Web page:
Taking it from the Streets
By Clarissa Chikiamco
Early man’s innate urge to write on surfaces is evidenced by the cave drawings he’s left behind. It seems though that, despite the passage of thousands of years, the giant leaps of progress, the advent of technology and the movement to the modern and the postmodern age, some things never change. This primeval itch to decorate, to enhance, to brand and to recreate space is still flamingly present in 21st-century man.
While we can credit all forms of visual art to this pining, its closest descendant today is probably none other than graffiti or street art. Modern graffiti, which began in the late 60s in
The launch of Street Plan: Street Art Manila Expo at the Store for All Seasons last September marked the first time Filipino street artists gathered together to show in one venue. Finally united under an art collective called Pilipinas Street Plan, the artists will continue to present their ideas in public venues while aiming to educate people about their form of expression. Often regarded as vandalism, works of gangsters and signals of pathos in the city, street art struggles still for acceptance and due recognition despite already being exhibited in galleries and museums abroad. Boyagimat, who thought of the exhibit, notes on their group’s intentions, “We just want to bring back the streets to the people, [that] it’s a public space and not a corporate space… We are fedup with advertising and political images on the streets – monstrous billboards of cellphone companies, mayors and congressmen: we are being manipulated with these images.” This anti-commercialist bent is an outright refusal to capitulate to the powers that be, even if it seems as miniscule as slapping on a small sticker on the MRT while whizzing past a million and one signages thousands of times bigger.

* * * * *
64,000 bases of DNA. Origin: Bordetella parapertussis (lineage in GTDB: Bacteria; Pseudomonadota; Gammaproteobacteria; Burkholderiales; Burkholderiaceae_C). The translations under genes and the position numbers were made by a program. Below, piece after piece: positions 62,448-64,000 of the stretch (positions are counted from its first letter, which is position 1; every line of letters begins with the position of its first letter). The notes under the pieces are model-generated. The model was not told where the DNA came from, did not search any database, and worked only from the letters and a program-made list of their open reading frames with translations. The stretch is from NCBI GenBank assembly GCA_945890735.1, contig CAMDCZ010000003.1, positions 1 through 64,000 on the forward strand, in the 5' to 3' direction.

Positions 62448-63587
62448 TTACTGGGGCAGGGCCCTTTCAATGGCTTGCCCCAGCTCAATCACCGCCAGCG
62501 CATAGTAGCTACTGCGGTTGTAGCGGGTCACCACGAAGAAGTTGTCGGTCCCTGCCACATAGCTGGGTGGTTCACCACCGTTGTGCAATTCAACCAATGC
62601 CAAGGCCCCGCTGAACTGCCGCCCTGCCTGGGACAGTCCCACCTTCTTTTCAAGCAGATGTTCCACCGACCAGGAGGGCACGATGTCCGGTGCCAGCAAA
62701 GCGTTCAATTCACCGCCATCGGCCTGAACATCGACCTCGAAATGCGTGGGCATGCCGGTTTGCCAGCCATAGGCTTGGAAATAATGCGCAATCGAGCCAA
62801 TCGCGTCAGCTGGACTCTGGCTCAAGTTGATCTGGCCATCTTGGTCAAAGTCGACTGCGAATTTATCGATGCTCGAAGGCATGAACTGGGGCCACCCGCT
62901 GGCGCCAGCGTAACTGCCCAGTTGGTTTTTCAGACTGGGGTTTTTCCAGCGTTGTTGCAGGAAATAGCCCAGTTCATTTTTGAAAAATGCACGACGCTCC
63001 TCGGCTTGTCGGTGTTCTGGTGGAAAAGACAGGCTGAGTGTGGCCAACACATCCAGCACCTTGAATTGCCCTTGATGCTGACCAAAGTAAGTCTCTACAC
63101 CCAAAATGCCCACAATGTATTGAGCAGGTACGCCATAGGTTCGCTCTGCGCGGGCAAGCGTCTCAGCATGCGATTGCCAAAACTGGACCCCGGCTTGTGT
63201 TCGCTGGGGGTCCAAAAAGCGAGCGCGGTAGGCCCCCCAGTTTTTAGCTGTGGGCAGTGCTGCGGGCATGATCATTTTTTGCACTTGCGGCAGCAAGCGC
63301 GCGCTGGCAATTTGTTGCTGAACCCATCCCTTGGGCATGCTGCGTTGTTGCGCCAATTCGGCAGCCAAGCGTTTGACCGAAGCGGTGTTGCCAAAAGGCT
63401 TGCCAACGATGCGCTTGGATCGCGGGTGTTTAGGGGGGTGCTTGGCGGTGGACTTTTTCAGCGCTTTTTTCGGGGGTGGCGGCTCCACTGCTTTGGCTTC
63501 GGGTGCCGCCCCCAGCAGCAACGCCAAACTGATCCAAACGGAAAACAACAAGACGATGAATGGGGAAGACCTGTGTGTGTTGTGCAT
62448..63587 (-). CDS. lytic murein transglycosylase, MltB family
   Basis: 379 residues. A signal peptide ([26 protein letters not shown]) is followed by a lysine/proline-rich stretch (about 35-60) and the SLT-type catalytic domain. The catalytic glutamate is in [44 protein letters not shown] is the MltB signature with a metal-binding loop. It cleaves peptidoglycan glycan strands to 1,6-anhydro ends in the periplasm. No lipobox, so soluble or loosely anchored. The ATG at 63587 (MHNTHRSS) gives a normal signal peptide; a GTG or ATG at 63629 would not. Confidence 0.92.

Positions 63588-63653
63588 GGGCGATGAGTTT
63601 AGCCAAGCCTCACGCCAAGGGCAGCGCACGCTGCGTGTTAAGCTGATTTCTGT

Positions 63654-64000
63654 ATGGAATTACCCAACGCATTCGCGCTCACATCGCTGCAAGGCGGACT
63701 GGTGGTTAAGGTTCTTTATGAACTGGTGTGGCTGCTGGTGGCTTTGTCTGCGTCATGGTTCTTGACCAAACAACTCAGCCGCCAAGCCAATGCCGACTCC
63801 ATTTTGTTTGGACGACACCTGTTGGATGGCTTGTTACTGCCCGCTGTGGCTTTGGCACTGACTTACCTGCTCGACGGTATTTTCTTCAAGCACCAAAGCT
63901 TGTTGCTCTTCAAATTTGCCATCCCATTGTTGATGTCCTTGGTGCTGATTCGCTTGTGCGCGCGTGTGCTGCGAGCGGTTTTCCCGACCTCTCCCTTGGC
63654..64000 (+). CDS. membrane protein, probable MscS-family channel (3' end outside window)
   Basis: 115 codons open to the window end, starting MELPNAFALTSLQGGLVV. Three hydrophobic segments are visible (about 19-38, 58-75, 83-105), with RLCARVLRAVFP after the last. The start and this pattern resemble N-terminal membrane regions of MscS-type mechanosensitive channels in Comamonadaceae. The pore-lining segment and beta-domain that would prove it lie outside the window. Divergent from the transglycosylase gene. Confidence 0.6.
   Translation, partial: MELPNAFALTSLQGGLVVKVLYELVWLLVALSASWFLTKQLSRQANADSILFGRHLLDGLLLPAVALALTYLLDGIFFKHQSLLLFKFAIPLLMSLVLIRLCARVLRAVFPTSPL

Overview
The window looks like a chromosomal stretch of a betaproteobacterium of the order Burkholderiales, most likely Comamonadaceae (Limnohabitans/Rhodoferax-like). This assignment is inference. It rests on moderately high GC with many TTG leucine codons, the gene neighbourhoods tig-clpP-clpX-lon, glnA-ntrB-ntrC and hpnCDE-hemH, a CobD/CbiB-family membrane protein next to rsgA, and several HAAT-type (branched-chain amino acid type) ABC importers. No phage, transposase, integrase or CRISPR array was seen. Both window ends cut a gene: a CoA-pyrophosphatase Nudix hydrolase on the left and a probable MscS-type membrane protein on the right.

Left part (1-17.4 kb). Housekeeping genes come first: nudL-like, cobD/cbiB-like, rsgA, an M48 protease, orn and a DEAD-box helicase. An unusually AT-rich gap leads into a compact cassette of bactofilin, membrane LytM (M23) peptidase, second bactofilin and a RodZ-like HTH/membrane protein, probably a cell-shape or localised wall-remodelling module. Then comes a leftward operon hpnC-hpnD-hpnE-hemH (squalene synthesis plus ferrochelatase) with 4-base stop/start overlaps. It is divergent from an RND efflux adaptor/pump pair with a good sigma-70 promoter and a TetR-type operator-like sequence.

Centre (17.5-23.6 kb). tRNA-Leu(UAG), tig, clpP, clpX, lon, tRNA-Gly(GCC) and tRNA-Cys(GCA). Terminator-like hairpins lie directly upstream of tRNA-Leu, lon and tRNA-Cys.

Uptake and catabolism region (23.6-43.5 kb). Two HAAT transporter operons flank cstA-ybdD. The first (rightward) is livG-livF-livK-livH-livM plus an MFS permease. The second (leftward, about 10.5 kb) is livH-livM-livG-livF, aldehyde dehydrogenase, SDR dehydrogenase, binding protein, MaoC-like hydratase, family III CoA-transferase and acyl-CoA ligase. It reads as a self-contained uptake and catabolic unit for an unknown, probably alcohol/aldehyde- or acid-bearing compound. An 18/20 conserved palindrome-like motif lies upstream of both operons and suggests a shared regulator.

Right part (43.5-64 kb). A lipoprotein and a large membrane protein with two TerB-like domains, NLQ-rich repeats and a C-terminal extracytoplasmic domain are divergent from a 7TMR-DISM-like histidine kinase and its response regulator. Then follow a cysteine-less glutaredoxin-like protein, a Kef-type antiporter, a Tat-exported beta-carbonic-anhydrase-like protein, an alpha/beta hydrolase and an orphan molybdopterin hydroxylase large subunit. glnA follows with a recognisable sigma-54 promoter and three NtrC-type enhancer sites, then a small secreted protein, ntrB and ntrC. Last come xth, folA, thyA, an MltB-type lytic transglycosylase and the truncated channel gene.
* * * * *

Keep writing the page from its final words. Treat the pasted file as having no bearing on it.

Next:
Noble? Yes. Illegal? Yes.
This sentiment is obviously shared by street artists around the world, creating a communal bond strengthened by the ability to instantly share works and ideas through the internet. In fact, 45-60 international artists from North and South America, Europe, Asia and
Boyagimat muses on the local context of street art, “Most Filipinos never have a chance to go to museums or galleries and are intimidated to enter such venues. So by doing street art we show a different perspective of art viewing and appreciating.” So expect to see some art coming at a street near you.